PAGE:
Real Estate Litigation – Ontario Court Decides Dispute Over House Flipping Profits

Nick P. Poon, B.Sc. (Hons.), B.A., J.D.Civil Litigation, Commercial and Contract Litigation, Contract Disputes, Real Estate Litigation0 Comments

The Ontario Superior Court of Justice decision in Ballestin v. 1304478 Ontario Inc., 2018 ONSC 2969, involved a dispute between parties that entered into an arrangement for the purposes of flipping a house during the surging real estate market in 2016.

In the fall of 2016, the Plaintiffs were interested in purchasing, renovating and re-selling a property for a profit, however, they were unable to obtain financing for their house flipping venture.  During an open house, the Defendant homeowner suggested that they enter into an agreement with an extended closing date to provide the Plaintiffs with sufficient time to renovate and sell the property to a third party prior to the closing date.

The terms of the agreement included: (a) a deposit of $25,000; (b) a purchase price of $600,000; (c) the balance owing to the Defendant was $605,000 less the deposit and less the difference between $5,000 and actual legal fees paid; and (d) any profit above $605,000 less the deposit was payable to the Plaintiffs.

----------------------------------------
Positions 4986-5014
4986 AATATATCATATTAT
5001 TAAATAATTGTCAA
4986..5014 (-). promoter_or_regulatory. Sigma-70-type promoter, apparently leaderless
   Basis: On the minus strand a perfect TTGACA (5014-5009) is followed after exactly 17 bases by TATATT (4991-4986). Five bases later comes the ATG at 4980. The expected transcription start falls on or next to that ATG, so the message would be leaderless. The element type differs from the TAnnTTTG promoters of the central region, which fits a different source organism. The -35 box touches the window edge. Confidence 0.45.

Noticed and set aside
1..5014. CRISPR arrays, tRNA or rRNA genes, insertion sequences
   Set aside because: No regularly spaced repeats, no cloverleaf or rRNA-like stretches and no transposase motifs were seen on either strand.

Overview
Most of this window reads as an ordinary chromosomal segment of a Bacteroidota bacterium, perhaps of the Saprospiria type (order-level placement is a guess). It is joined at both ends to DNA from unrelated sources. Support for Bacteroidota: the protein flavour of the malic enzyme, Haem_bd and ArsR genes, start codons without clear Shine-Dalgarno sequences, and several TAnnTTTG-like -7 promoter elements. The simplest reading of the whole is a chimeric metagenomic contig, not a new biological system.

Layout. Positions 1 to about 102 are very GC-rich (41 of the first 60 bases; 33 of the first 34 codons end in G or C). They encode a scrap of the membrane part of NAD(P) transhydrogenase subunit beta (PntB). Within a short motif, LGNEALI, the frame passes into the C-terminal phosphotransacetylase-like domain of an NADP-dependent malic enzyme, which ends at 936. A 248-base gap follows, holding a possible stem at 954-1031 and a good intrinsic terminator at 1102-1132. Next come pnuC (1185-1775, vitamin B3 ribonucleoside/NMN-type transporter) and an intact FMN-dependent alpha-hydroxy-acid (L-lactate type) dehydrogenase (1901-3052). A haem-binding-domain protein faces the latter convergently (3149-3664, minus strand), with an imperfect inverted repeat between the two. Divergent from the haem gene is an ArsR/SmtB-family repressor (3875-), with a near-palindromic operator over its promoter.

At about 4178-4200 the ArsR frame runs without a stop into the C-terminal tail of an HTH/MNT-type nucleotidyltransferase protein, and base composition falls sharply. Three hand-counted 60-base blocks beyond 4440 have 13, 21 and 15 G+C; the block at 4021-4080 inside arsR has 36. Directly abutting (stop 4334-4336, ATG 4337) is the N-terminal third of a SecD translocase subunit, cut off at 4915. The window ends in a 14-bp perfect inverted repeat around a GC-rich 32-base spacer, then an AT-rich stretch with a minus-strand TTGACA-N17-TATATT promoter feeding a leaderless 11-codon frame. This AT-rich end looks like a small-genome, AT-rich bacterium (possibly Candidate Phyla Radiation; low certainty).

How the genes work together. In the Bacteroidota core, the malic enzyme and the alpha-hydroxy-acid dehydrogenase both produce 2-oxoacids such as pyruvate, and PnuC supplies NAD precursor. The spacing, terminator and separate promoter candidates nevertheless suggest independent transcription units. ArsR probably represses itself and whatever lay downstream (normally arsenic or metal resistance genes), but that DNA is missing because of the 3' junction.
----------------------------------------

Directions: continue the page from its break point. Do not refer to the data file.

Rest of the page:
The house flipping venture was profitable and the renovated property was sold for $225,000 over the original purchase price.  Shortly after the sale, the Defendant demanded that the profit payable to the Plaintiffs was only $150,000 due to property management fees, liability fees, accounting and legal fees.  The Plaintiffs stated that was not the agreement but the Defendant told them it was “take it or leave it”.  The Defendant refused to provide any payment until the proposed variance was accepted.  The Plaintiffs eventually relented and agreed to vary the agreement because they had to pay the contractor and other creditors.

At trial, the Court found that the parties did not agree to vary the agreement because there was no consensus ad idem between the parties and no consideration was received by the Plaintiffs.  The Court also found that, in the event it was wrong and the parties did actually agree to vary the agreement, the variance would be void for economic duress based on the following four factors: (1) the Plaintiffs protested the proposed variance; (2) the Plaintiffs had no alternative course available but to accept the offer of $150,000 due to their financial liabilities to the contractor and creditors; (3) the Plaintiffs did not obtain independent legal advice in respect to the variance; and (4) the Plaintiffs took immediate steps to avoid the variance by retaining counsel and commencing an action.

As a result, the Court held that the Defendant was liable to pay $212,224.63 to the Plaintiffs, consisting of the profit minus the real estate commission fees, plus prejudgment interest and costs.

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About the Author
Nick P. Poon, B.Sc. (Hons.), B.A., J.D.

Nick P. Poon, B.Sc. (Hons.), B.A., J.D.

Practitioner in Civil Litigation with a focus in insurance defence and commercial litigation. Bio | Contact

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